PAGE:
Madison Mayor Dave Cieslewicz is pleased with how it all turned out: "I got less resistance than I thought I would."
The mayor is referring to the recent unanimous passage of his Northeast Neighborhood plan, which includes design features aimed at achieving a 25% reduction in the use of vehicles, water and energy. As envisioned, it would be Madison's greenest neighborhood and possibly a national model (see "Mayor Dave's Green Dream," 5/29/08 and "Down With Cars," 7/24/09).
In a recent blog post, Cieslewicz noted that plans for this area and University Research Park II passed "almost unnoticed," presumably because there was little opposition.
In an interview, he explains that the northeast area's developers had hoped to be building by last summer, a goal confounded by his desire to retool the planning. He credits them with showing "a lot of patience" and being open to a greener scheme. He thinks it may be a year or so before building begins, due to the recession.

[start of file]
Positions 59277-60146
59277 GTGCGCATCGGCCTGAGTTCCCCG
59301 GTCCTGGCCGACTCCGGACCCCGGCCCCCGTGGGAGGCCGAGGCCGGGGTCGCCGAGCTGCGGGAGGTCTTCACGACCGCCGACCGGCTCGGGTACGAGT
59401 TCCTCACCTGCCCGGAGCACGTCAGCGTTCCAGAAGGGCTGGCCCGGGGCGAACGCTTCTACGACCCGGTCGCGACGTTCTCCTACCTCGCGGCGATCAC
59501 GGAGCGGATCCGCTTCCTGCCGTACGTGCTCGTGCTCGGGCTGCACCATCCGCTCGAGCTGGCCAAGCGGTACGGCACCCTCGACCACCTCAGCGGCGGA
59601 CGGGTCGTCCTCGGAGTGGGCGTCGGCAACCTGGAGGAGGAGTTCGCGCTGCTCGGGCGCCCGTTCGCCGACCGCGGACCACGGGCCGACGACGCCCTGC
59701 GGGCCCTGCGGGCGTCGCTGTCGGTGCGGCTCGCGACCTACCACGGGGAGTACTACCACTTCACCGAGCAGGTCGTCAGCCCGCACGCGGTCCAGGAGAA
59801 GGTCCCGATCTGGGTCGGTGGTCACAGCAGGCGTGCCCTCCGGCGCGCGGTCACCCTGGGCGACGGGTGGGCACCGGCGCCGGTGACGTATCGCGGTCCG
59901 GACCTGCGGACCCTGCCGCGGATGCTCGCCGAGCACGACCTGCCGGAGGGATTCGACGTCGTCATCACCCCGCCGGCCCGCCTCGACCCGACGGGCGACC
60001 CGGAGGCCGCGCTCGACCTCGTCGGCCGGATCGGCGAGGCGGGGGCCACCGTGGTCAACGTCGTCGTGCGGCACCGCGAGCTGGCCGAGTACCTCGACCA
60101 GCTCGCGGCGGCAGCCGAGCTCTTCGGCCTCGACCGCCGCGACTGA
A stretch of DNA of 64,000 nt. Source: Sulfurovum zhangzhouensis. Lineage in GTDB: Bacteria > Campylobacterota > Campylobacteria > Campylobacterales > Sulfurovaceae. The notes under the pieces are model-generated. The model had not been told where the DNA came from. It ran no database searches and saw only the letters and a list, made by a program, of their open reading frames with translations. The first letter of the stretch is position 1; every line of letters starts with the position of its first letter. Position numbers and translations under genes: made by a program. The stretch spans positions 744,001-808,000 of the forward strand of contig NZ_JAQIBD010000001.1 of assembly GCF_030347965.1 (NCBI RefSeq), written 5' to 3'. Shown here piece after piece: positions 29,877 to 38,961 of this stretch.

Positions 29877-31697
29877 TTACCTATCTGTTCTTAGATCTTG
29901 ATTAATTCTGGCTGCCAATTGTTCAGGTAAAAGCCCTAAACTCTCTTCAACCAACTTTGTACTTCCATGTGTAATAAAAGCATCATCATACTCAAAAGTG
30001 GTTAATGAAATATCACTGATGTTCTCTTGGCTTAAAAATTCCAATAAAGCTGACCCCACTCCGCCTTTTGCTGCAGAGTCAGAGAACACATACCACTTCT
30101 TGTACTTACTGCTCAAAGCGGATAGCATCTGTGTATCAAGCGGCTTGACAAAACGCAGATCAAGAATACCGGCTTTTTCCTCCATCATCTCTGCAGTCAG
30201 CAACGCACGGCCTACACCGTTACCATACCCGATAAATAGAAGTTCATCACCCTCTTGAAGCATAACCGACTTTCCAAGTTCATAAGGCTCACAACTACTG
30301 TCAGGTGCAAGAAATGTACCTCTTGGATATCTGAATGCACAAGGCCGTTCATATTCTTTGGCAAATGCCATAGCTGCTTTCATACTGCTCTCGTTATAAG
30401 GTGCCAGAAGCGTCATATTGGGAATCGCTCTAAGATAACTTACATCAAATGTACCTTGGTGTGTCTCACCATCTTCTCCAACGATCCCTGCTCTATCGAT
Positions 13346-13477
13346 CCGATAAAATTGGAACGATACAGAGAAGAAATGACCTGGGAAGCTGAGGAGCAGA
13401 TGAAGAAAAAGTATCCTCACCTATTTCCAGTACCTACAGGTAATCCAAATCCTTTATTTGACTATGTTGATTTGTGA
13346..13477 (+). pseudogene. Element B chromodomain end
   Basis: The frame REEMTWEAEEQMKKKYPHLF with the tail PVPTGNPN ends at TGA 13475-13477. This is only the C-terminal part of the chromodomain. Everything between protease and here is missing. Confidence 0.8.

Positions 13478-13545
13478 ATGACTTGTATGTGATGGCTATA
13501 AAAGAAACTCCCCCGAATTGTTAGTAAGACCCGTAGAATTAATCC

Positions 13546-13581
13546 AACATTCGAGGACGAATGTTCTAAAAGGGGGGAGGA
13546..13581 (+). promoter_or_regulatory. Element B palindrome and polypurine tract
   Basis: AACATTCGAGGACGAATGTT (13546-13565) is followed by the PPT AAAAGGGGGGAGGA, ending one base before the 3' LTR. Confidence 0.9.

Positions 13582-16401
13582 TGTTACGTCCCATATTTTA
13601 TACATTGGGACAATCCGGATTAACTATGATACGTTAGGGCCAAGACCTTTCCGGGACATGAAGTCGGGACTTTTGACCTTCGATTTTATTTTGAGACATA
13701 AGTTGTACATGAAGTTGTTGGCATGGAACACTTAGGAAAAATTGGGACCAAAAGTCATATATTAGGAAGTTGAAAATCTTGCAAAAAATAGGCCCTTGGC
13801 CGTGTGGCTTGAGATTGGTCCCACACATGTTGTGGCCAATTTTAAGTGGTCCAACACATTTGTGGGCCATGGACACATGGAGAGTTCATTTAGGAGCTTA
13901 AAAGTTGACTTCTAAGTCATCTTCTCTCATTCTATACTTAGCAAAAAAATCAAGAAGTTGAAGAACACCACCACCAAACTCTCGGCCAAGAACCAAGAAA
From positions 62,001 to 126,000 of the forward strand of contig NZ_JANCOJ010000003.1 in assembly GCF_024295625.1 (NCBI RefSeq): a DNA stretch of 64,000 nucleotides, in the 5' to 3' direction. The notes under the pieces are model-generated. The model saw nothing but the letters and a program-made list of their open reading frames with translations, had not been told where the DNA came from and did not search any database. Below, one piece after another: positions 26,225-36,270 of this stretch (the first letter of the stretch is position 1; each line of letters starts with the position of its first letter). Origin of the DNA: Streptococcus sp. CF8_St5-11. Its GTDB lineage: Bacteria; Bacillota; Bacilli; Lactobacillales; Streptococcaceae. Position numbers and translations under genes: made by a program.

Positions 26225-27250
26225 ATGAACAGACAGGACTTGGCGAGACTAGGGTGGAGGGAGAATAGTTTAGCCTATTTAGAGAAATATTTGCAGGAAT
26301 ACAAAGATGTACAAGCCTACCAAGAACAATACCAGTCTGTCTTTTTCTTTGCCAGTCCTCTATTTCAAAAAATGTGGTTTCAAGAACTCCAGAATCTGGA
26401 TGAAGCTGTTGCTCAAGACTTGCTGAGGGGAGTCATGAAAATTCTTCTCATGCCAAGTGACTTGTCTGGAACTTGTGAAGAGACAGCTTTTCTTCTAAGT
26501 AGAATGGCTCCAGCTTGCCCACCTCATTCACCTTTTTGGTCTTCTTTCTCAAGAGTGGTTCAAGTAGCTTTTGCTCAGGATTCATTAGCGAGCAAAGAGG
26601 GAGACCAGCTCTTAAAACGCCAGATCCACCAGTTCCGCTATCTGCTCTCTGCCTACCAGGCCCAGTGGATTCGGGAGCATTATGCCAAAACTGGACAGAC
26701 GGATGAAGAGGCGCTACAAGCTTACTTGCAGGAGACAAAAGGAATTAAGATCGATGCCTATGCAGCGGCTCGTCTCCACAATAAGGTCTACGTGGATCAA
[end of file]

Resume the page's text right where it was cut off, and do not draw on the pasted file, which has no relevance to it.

Wait...they wanted to be building already but now won't break ground for a year? "Developers as a rule are optimistic people," muses the mayor. "In this case, their optimism [in the housing market] proved unwarranted."
The passed plan covers half of a 2,800-acre chunk that will ultimately house 30,000 people. Amendments were added to require the annual collection of data on traffic, water use and energy use, and to remove language calling on the city to market and promote the neigborhood.
Cieslewicz says council members felt "the city shouldn't be involved in the marketing and promotion of specific developments."
Does that mean he can't blog about it? The mayor doesn't miss a beat: "I guess we'll just have to test that idea."